California Record Drought to Record Flood in Just 4 Years

A set of facts that were drawn into stark relief recently in California which over the past few years experienced one of its driest periods on record but, in 2017, is on tap to see its wettest year ever recorded for broad regions. In a section of hard-hit Northern California, the cumulative 2017 rainfall average had, as of yesterday (April 9), hit 87.5 inches. The record for the region in all of the past 122 years is 88.5 inches for the entire year.

(Cumulative precipitation in Northern California set to beat all time record during 2017. Data Source: California Department of Water Resources. Image source: The Sacramento Bee.)

It is just early April. But the region tends to receive most of its moisture from January through March. However, all it would take is a relatively minor storm system to tip the scales into record territory. And it now appears likely that this region will see in excess of 90 inches for the present year.

Infrastructure damage from this year’s flood for the state is likely to considerably exceed $1 billion. Damage to roads alone is nearly $700 million. And that does not include stresses to dams — like the one at Lake Oroville where an eroded spillway threatened structural integrity and forced 200,000 people to evacuate. Overall, the cost of the repairs combined with the cost of hardening California’s infrastructure to these new extreme weather events could top $50 billion.

New Zealand — Debbie Brings 500 Year Flood Event with More to Follow

In New Zealand, a Tropical Storm Debbie (which struck Australia as a Category 4 Hurricane and flooded 1,800 homes in the town of Rockhampton) engorged with the extraordinarily high volume of moisture evaporating from the very warm waters of the Pacific Ocean produced a rain event that, under normal climate conditions, would have occurred only once every 500 years. The storm blanketed much of New Zealand with strong winds and heavy rains — sparking flooding and power outages. On North Island, the system hit a new extreme as it dumped a record two months worth of rain (7.5 inches) in just two days upon the town of Edgecumbe. The torrent swelled the nearby Rangitaiki River, forced a levee breach, flooded the city, and spurred thousands of residents to evacuate.

(Cyclone Cook takes aim at New Zealand and a link-up with a trough dipping through the region. Image source: LANCE-MODIS.)

Across New Zealand, flooding damage estimates from the event are expected to considerably exceed 1 billion dollars and could track into the billions.

Meanwhile, Cyclone Cook, similarly engorged with moisture, is in the process of combining with a large trough extending down from the Southern Ocean and over New Zealand. Cook is predicted to track toward New Zealand across ocean waters that are 1-2 C warmer than normal over the next few days. It is expected to feed energy into a long frontal system extending up from the ocean region just north of Antarctica. Present model predictions indicate the potential for extremely high cloud moisture loading in the range of 3.5 kilograms of water per square meter over parts of North Island near Tauranga in the 26-30 hour time-frame. A worrisome potential extreme precipitation hot spot in a mated system that is expected to again blanket New Zealand with flooding rains over the next three days.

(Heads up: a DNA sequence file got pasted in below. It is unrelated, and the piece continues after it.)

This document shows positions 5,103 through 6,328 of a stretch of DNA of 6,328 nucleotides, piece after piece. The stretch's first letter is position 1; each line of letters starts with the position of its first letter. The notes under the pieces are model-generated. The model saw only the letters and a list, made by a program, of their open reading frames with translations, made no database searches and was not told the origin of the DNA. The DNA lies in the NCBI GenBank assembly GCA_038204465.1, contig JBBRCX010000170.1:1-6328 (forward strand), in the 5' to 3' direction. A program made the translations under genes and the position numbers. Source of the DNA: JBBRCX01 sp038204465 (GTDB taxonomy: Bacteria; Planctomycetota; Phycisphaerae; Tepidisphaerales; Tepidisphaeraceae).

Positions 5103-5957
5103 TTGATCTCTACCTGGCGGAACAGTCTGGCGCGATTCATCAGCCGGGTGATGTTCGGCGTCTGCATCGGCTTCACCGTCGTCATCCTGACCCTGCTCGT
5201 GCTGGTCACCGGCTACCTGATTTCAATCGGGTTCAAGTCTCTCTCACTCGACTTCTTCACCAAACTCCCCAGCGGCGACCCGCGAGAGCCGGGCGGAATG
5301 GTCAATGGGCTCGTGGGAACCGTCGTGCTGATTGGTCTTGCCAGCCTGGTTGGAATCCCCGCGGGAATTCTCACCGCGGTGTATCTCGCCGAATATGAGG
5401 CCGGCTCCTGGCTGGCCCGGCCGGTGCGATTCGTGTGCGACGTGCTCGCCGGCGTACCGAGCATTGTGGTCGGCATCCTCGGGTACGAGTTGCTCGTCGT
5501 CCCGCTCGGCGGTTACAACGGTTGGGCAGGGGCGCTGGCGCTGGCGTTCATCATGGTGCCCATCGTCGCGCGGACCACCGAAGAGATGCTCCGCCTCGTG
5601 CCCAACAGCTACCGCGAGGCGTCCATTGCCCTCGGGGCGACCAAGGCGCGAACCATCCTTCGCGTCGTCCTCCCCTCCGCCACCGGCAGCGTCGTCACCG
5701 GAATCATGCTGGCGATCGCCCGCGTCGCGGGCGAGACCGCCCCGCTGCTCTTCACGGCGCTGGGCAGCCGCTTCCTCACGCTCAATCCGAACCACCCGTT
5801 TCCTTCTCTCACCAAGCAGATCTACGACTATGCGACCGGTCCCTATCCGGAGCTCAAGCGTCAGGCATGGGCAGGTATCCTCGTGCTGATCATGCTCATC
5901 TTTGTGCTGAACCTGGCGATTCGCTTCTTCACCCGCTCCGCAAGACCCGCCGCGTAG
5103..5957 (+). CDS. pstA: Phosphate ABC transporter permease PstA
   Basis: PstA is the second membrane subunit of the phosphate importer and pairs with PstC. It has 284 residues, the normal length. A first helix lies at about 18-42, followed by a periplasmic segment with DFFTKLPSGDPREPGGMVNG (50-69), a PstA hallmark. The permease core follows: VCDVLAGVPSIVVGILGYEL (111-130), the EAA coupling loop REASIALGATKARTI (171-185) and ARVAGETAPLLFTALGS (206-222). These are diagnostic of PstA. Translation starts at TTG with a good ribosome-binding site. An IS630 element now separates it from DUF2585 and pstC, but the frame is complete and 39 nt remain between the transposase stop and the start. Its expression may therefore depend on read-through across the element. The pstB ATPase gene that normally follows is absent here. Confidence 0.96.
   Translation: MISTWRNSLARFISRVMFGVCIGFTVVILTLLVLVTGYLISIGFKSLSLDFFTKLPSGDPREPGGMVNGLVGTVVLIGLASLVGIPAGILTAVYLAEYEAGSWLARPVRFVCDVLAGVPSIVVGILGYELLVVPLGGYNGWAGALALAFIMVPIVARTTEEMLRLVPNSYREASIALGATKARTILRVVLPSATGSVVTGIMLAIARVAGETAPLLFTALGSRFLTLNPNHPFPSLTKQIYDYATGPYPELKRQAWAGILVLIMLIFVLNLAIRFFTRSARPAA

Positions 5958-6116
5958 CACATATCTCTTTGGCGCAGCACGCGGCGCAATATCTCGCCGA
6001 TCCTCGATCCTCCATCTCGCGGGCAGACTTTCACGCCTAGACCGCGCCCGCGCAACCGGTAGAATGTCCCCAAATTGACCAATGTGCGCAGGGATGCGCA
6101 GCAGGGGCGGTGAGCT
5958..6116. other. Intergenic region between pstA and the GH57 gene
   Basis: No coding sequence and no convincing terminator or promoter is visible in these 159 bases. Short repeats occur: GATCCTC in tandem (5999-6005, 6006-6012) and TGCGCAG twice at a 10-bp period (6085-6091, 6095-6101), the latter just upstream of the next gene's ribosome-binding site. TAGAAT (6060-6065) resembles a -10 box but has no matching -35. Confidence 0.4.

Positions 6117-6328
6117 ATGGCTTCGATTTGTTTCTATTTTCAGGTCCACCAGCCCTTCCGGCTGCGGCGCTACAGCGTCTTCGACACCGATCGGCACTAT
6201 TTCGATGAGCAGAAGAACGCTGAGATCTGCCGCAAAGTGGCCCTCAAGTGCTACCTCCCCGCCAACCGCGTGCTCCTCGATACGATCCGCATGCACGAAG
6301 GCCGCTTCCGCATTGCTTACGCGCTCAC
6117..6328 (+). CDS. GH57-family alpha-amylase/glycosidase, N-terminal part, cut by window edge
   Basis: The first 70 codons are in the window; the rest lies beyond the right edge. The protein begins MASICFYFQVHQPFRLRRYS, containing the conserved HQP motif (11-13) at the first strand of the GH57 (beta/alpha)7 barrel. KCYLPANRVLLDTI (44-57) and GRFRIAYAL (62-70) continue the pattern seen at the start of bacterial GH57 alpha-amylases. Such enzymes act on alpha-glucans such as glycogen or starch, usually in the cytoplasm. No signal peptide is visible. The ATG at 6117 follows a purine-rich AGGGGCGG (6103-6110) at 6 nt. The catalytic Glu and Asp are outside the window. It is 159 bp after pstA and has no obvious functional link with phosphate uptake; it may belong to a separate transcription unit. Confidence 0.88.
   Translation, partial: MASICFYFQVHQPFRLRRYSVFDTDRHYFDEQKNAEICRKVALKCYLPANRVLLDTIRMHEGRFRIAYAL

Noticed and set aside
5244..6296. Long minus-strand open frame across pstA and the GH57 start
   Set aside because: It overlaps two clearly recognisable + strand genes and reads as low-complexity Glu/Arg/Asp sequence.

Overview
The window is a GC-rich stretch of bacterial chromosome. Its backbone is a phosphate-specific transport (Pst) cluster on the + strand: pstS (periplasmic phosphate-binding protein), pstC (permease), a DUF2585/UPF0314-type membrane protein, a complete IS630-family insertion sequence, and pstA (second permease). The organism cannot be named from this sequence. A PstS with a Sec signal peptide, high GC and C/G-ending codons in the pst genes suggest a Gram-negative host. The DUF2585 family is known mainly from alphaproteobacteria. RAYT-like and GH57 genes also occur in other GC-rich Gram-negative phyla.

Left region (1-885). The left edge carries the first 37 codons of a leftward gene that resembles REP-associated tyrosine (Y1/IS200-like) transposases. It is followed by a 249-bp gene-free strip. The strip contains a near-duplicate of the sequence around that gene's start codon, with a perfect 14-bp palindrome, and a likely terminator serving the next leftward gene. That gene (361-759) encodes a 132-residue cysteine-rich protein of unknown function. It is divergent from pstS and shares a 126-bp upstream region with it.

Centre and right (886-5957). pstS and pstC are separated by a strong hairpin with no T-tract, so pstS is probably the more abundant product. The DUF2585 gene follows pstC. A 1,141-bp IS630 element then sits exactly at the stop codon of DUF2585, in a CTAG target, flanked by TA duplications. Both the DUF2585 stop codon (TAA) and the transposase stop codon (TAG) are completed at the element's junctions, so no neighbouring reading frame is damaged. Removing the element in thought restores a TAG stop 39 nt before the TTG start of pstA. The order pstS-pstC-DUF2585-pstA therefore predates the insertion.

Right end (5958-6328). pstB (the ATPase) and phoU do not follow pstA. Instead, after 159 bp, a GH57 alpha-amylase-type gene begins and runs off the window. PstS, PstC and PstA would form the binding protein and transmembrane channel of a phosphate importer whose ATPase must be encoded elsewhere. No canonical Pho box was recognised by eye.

Peru, Colombia, Ecuador Floods

In isolation, each of these extreme events would be odd enough. But right now the issue is that the heightened frequency and widespread geographic dispersal of extreme flooding is a considerable concern. And to this trend of more widespread incidents, we can add the extraordinarily severe flooding that has impacted several South American nations during early 2017.

(Strong El Nino events are often associated with flooding in western South America. Though an El Nino is expected during 2017, it is predicted to be weak-to-moderate in intensity. So it is likely that the very warm waters feeding extreme rains in the region were given an assist by human-forced climate change. Image source: Earth Nullschool.)

Very warm sea surface temperatures off South America this winter and spring have fed into record rains across Peru, Ecuador and Columbia. In Peru, what was arguably the worst flooding ever recorded for the state during March destroyed tens of thousands of buildings, rendered 700,000 people homeless, resulted in the loss of about 100 souls, and wrecked 6,000 miles of highway and scores of bridges. The number of people made homeless by this single series of extreme weather events is particularly staggering — amounting to about 1 out of every 40 people living in the state. For Peru alone, an estimated 9 billion dollars is now needed to recover.

Nearby Ecuador also experienced record rains. Tens of thousands of acres flooded as 20 people lost their lives and thousands of people were forced to evacuate. And in the Colombian town of Macoa near the Ecuador border, a severe, rain-bomb type, thunderstorm associated with this extraordinarily moist weather pattern unleashed mudslides and torrents of water so violent that 254 victims were unable to escape.

Conditions in Context

(Atmospheric rivers are often associated with extreme rainfall events as was the case with California this winter and spring. Global water vapor tracking enables us to track these atmospheric rivers streaming out from the moisture-rich Equatorial region. Image source: CIMSS.)

It is worth noting that each of these instances of severe rainfall around the globe rank as either the worst on record or nearly the worst on record for the impacted regions. They occur in a similar temporal space but over a widely varied geographical extent. In the instance of apparent cyclone flooding amplification in Australia and New Zealand — very warm and above average sea surface temperatures appear to have been involved. This is also the case with the severe rains seen in South America. In California, a shift in the weather pattern from extremely dry to extremely wet followed a receding of hot ocean conditions and an associated blocking pattern. The warm Pacific waters which pushed storms north into Alaska and Canada instead shifted to a cool-north, warm-south pattern that intensified the storm track and enabled the direction of record high atmospheric moisture plumes near the Equator toward California. All of these various patterns are consistent with what we would expect from a human-forced warming of our climate.




California Drought Area

The Sacramento Bee

California Flood Damage Likely to Exceed $1 Billion

California Flood Control Price Tag $50 Billion

Catastrophic Floods From Debbie Force Thousands to Evacuate


Earth Nullschool

Cyclone Cook Could Bring Further Floods to New Zealand

Peru Floods

Peru Floods to Cost 9 Billion

Ecuador Floods Force Thousands to Evacuate

For Colombia, the Rain Bombs of Climate Change Fell in the Dark of Night


Hat tip to Vic

Hat tip to Climatehawk